Product • Strategy • User Experience

Audible Service Habituation

Audible is a lifestyle service, it enables customers to be entertained when their "hands are busy, but their minds are free". How do you make it sticky and habitual?

Audible Service Habituation (scroll down for results)

A common mistake among product and marketing leaders is to confuse a business model or profit center with the product. Great products solve a customer problem, monetization, and profits are by-products of the value that customers derive from a given product or service.

Audible's core business is a subscription service. Subscription customers pay Audible a fee every month in exchange for credits which are used to buy Audiobooks. Its a dated model in the age of streaming, but profitable and for customers who listen to Audiobooks frequently, its a great value. 
One of the significant challenges for Audible is when new subscribers cancel their subscription because they aren't listening enough to make the service worthwhile. An underutilized Audible subscription becomes like a gym membership you never use; it feels wasteful. 

Cancellations are a costly failure for the company, and it drives up the cost of acquiring customers and threatens growth and profitability. 

For engaged customers, Audible is a part of their daily habits. It is part of a connected lifestyle that occupies their mind when their hands are busy, frequently in the car, commuting or around the house doing chores. 

I started this work as a side project. I was convinced there parts of the experience that caused friction for customers from the very beginning of their engagement, and there was evidence to support it. 
Many people who canceled, never purchased a book or downloaded the listening app, Audible's reliance on a "cart" for digital content and membership purchases added unnecessary steps to the decision making process; Audible did an abysmal job of telling new customers how to use the product. 

I'm horrible at math, but I'm pretty good at psychology and user behavior. There was a lot of opportunities to fix the customer journey, and I began examining every part of the conversion process, from the first "pay per click" Google search, through the first three months of the member experience. So I found an analyst (who was good at math) and started gathering the insights necessary to make the case to refocus the roadmap on technical and design debt.

Key Findings:

  • Between 23% and 28% of all Audible purchases are abandoned in cart
  • More prominent sampling has increased membership trials
  • Trial members who do not buy a book/use a credit in the first session are 400% more likely to cancel.
  • Customers who activate the app are 75% more likely to be retained.
  • If a trial members first book is longer than 20 hours are less likely to be retained.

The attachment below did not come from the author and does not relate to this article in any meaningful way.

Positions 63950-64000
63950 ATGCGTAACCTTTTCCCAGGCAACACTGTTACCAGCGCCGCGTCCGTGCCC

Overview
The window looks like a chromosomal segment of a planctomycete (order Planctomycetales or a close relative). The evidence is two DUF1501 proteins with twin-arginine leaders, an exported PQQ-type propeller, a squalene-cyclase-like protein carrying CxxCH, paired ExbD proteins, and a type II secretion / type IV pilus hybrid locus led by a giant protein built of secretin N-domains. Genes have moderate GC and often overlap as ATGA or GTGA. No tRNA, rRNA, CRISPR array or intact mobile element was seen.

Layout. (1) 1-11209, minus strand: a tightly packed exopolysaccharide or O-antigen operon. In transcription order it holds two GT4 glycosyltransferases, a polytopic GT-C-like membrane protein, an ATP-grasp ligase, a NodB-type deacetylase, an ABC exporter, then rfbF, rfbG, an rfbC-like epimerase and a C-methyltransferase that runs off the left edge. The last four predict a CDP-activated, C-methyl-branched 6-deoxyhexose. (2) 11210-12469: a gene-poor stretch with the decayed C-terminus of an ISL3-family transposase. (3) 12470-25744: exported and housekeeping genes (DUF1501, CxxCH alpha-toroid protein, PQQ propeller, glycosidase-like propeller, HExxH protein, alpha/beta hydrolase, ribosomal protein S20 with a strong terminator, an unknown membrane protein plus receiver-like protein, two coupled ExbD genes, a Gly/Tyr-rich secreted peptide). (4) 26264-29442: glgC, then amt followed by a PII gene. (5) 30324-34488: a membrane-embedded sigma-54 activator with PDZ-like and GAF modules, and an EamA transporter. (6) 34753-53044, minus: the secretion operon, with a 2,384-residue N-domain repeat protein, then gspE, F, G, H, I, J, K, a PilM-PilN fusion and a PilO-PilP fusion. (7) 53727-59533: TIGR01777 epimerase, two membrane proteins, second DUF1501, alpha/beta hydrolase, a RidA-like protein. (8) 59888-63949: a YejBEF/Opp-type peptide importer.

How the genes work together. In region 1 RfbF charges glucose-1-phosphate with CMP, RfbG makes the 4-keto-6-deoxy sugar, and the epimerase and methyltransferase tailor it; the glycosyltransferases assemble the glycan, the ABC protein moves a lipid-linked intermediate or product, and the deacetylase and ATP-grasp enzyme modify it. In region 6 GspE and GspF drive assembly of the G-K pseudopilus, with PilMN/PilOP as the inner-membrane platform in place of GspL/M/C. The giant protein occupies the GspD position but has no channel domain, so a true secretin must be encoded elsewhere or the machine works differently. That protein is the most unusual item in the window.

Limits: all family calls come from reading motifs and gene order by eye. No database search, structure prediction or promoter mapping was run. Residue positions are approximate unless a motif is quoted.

• Membership is an impulse buy

These insights formed the basis of a number of year's long efforts that changed the way Audible looked at customer problems:


  • Eliminating the cart to focus on low friction “1-click” purchasing. This required a complete refactoring of the purchasing system.
  • Get customers listening to their first book ASAP. We built the Audible Cloud Player
  • Redesign of the home page to reduce choices and details in favor of personalization and big, beautiful cover art.
  • Dynamic "thank you page"/engagement service. We called it "rock paper scissors). What were the next steps required that statistically resulted in customer retention?
  • Dynamic offer page/ “book in hand” strategy. Don't make customers hunt for a book they find via Google, or discover on the site. Allow them to convert quickly with the book in hand and get listening immediately. People come to listen, not to join a membership, don't focus on membership until they've found a book. Make membership seem like the good deal they're looking for. 


  • Product detail click-thru-rate is up + 400 bps.
  • Search click-thu-rate down from 21.5% to 18.8%. (down is good) most of our traffic currently goes directly to search because our core pages are so awful.
  • Revenue per visitor 3% higher than the old reg homepage
  • Conversion to recurring membership/subscription up 40bps.
  • Bounce rate is down from 13% to 11.5%. (down is good)
  • Solicited customer feedback: 67% is overwhelmingly positive. Most of the negative feedback is either about things that have nothing to do with the homepage.
  • Orders/Customer = 20.07% Improvement
  • Rev/Customer = 18.76%
  • Units per customer = 2.84%
  • Paid Subscriptions = 19.58%
  • Detail Page views = 50.91%
  • Searches Per Session = 20.10%
  • Cart Adds per session 23.65%
  • Wishlist Adds per session 16.51%
  • Sample Plays +40.04%
  • Average session Length + 40.81% (26 to 37 minutes)